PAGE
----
The problem is we’re judging Pius from two different sets of criteria. The Vatican statement emphasizes that Pius is being evaluated on his “Chrisitan life” rather than the “historical significance of his choices.”  By that they mean, “his intense relationship with God and continuous search for evangelical perfection.” I have an incomplete understanding of that last phrase, but one definition I found explained, “evangelical perfection… is nothing but inward sincerity, and uprightness of heart toward God, although there may be many imperfections and defects intermingled.” In other words, one can become a saint on the basis of their faith and devotion even if their actions were less than saintly. I also get the unstated implication that there would be something unseemly in the Vatican denying any Pope eventual sainthood. While the actions of any particular Pope may have been fallible, their election as Pope in and of itself signifies “evangelical perfection” worthy of sainthood.

This is a very difficult concept for me to wrap my head around as a Jew — actions and devotion are inextricably intertwined. At the same time, one can only expect Catholics to choose their saints based on the criteria of their own determining. Which points to the limits of interfaith dialogue. There are certain things we are never going to agree on — and the Vatican has reminded us of that, yet again.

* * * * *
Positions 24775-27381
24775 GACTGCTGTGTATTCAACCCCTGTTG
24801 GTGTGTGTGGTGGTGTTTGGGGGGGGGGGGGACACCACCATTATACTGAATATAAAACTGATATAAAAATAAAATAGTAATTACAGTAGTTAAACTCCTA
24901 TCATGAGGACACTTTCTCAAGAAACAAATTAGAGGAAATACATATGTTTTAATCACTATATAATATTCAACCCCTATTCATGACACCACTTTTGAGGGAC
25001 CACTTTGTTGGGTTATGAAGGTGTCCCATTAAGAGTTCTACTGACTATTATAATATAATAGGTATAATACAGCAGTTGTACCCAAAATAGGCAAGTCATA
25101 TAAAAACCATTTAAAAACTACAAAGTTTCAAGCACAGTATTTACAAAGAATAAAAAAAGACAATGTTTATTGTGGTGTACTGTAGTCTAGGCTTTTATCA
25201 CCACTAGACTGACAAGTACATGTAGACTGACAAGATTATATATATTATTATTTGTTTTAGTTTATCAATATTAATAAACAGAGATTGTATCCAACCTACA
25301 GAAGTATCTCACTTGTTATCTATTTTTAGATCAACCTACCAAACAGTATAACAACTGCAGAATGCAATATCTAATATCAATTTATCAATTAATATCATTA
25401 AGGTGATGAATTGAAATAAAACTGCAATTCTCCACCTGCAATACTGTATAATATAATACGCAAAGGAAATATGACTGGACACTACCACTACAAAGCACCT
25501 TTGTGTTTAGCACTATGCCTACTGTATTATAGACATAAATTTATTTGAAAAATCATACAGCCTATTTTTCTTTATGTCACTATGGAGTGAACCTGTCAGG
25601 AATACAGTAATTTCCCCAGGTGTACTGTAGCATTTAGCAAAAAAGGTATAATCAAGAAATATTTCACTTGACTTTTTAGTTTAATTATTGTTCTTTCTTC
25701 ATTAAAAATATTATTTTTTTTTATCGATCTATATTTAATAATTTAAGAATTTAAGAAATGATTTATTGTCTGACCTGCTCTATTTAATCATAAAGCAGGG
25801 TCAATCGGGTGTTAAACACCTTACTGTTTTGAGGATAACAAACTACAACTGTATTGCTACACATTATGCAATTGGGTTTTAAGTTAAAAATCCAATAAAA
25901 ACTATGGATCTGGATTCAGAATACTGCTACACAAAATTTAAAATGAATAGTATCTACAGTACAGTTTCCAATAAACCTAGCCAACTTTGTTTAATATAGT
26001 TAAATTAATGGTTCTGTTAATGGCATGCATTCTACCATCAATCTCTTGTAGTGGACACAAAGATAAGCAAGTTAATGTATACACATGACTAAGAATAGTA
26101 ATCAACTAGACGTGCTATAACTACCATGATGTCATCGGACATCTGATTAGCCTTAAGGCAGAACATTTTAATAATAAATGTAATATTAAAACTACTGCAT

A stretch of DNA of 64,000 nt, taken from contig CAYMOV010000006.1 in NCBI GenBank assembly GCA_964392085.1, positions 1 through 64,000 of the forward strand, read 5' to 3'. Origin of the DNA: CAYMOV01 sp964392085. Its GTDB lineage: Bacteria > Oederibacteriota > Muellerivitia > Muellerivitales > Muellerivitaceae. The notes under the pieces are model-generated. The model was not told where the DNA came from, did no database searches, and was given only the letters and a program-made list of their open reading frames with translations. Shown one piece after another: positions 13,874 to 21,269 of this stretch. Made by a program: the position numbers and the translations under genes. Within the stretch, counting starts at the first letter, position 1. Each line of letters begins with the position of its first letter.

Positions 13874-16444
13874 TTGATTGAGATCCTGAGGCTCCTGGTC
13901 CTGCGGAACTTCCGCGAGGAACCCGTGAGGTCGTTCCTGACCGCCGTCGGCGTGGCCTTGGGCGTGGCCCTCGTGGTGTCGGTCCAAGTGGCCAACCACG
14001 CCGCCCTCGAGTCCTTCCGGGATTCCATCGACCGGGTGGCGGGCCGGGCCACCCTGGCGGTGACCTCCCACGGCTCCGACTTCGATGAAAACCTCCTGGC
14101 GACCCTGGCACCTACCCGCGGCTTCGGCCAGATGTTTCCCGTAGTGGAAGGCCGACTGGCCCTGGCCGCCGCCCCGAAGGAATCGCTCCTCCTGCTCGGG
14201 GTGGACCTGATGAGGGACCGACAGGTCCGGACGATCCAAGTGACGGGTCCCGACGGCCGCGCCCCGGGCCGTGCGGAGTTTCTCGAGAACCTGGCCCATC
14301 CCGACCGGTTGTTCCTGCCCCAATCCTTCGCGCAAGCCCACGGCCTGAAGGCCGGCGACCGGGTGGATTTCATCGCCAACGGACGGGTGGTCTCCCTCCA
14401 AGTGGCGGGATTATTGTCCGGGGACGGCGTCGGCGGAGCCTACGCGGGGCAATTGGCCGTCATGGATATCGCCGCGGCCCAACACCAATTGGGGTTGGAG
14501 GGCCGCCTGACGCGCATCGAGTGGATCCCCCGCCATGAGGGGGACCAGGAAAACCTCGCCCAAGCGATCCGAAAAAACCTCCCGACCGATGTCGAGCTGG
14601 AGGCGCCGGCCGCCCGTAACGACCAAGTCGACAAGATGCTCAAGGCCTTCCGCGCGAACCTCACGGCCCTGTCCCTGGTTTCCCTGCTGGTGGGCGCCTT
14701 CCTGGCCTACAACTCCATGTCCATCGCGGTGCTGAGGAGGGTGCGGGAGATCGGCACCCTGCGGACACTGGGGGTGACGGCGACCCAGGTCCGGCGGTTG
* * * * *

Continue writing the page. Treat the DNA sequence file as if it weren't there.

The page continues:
The Pope’s Visit and Our Own to the Holy See

Last week Pope Benedict XVI completed an eventful trip to Israel, the Palestinian territories and Jordan — the reviews, one could charitably say, were mixed to negative. One thing that is clear, if it weren’t already, that the current Pope does not enjoy either the personal charisma nor the magic touch with the press of his predecessor. From pleading ignorance a few months ago after un-excommunicating a rebel Bishop who denies the Holocaust, to the Pope’s own spokesman in Jerusalem incorrectly asserting that the Pontiff was never a member of the Hitler Youth (he was), Benedict constantly seems to be getting in his own way. Add to that, the harsh reactions of the Israeli public to the Pope’s statement at Yad Vashem, his endorsement of a Palestinian state and criticism of the security wall  and you have the ingredients for what could have been an awkward evening at the Nunciature of the Holy See last Wednesday as part of the Washington DCJCC’s Insider Embassy series.